In October 2019, Google announced a search algorithm update known as BERT that helps the search engine improve the contextual understanding of queries. While Google is known for making frequent updates to its search algorithm, BERT gained prominence as it was estimated that nearly 10% of all search queries would be impacted by it.
What is BERT all about?
BERT is the acronym for Bidirectional Encoder Representations from Transformers. Let’s understand what BERT is with real-world examples. This update helps Google better understand the context of the search query, rather than just relying on keywords.
Let’s say, a searcher uses the query “visa for travel to the USA from India.” Before BERT, the results could include visa instructions for travelers from the USA to India. It’s the opposite of what the searcher is looking for. It’s because Google used to focus only on the keywords: visa + travel + USA + India.
With the BERT update, the results are more relevant as the search engine accounts for prepositions like “to” “from” “for” to better understand user intent.
Google’s Pandu Nayak, the Vice President of search, explains the reason behind this update in a blog post. He states that though Google has improved understanding language complexities over the years, there were plenty of times when the search engine failed to get the context right, especially for conversational and complex queries. With the BERT update, the search engine is better able to decipher natural language questions that are becoming more relevant in this era of voice search.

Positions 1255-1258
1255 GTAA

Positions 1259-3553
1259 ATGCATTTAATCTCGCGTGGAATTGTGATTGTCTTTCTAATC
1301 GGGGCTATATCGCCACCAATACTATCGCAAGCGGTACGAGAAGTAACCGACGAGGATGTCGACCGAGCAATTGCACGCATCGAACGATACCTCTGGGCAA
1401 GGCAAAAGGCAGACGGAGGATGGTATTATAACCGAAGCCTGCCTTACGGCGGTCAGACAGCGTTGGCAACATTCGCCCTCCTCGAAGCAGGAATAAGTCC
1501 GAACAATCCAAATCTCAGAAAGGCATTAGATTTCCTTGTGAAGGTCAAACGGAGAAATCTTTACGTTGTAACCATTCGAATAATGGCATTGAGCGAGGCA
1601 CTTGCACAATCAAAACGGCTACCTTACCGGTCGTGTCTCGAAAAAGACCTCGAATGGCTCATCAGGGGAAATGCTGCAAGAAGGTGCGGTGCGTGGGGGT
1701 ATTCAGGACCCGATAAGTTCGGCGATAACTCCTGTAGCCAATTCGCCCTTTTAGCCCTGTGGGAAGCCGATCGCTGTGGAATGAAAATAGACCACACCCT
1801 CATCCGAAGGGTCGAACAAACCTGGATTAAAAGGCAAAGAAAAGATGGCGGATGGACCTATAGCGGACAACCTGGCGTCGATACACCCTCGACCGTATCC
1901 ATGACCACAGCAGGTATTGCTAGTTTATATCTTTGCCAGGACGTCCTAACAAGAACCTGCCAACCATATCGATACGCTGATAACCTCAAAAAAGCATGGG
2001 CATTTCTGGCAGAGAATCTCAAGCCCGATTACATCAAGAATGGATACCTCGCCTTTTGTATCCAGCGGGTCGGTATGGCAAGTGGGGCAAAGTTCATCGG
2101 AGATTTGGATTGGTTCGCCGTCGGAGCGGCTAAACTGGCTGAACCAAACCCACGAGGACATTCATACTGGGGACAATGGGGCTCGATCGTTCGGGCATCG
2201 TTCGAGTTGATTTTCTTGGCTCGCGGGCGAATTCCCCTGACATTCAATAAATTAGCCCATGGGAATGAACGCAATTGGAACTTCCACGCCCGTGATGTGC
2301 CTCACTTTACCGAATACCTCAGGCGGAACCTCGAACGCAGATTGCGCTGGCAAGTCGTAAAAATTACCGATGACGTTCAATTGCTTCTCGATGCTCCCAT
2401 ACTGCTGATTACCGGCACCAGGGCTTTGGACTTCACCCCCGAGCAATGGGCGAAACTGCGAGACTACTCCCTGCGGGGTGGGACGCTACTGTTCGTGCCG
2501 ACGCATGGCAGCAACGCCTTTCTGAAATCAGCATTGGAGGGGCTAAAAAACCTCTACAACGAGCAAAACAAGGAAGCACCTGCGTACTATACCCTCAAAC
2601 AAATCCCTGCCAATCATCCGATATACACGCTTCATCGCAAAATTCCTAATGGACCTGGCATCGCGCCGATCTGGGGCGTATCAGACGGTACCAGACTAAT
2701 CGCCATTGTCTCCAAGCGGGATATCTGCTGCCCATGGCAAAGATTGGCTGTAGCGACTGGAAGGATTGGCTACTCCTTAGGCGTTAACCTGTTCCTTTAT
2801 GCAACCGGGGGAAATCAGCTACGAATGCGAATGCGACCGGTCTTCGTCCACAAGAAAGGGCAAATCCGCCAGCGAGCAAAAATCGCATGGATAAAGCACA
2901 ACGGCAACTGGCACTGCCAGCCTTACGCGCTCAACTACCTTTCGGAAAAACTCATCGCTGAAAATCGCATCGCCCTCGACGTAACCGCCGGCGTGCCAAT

BERT Update: The Key Takeaways for Brands, Marketers and SEO Strategists
Traditionally search, and SEO strategies were based on keywords. While the relevancy of keywords hasn’t gone away entirely, there are a few tweaks to be done in light of this update.
- The primary objective of this update is to provide users with relevant and high-quality search results. To meet this objective, brands must focus on developing excellent content that is authoritative, informational, and relevant to the end-user.
- Long-tailed keywords that use connector terms and hierarchies gain more prominence. Additionally, long-tailed keywords make the content more relevant to natural queries used by voice searchers.
- While keywords lose a bit of their relevancy, note that a large percentage of the search remains unaffected by this change. Marketers don’t have to do away with keyword-based strategies for now. Instead, marketers can monitor incoming search referral traffic and make changes based on search volume differences.
- Developing localized content in native languages (instead of translating from English to another language or vice versa) has a better impact on SEO.
Finally, marketers have to keep in mind; whether it’s BERT or any other algorithm updates from Google, the best SEO strategy is always the same – providing valuable and high-quality content that is relevant to what your audience is searching.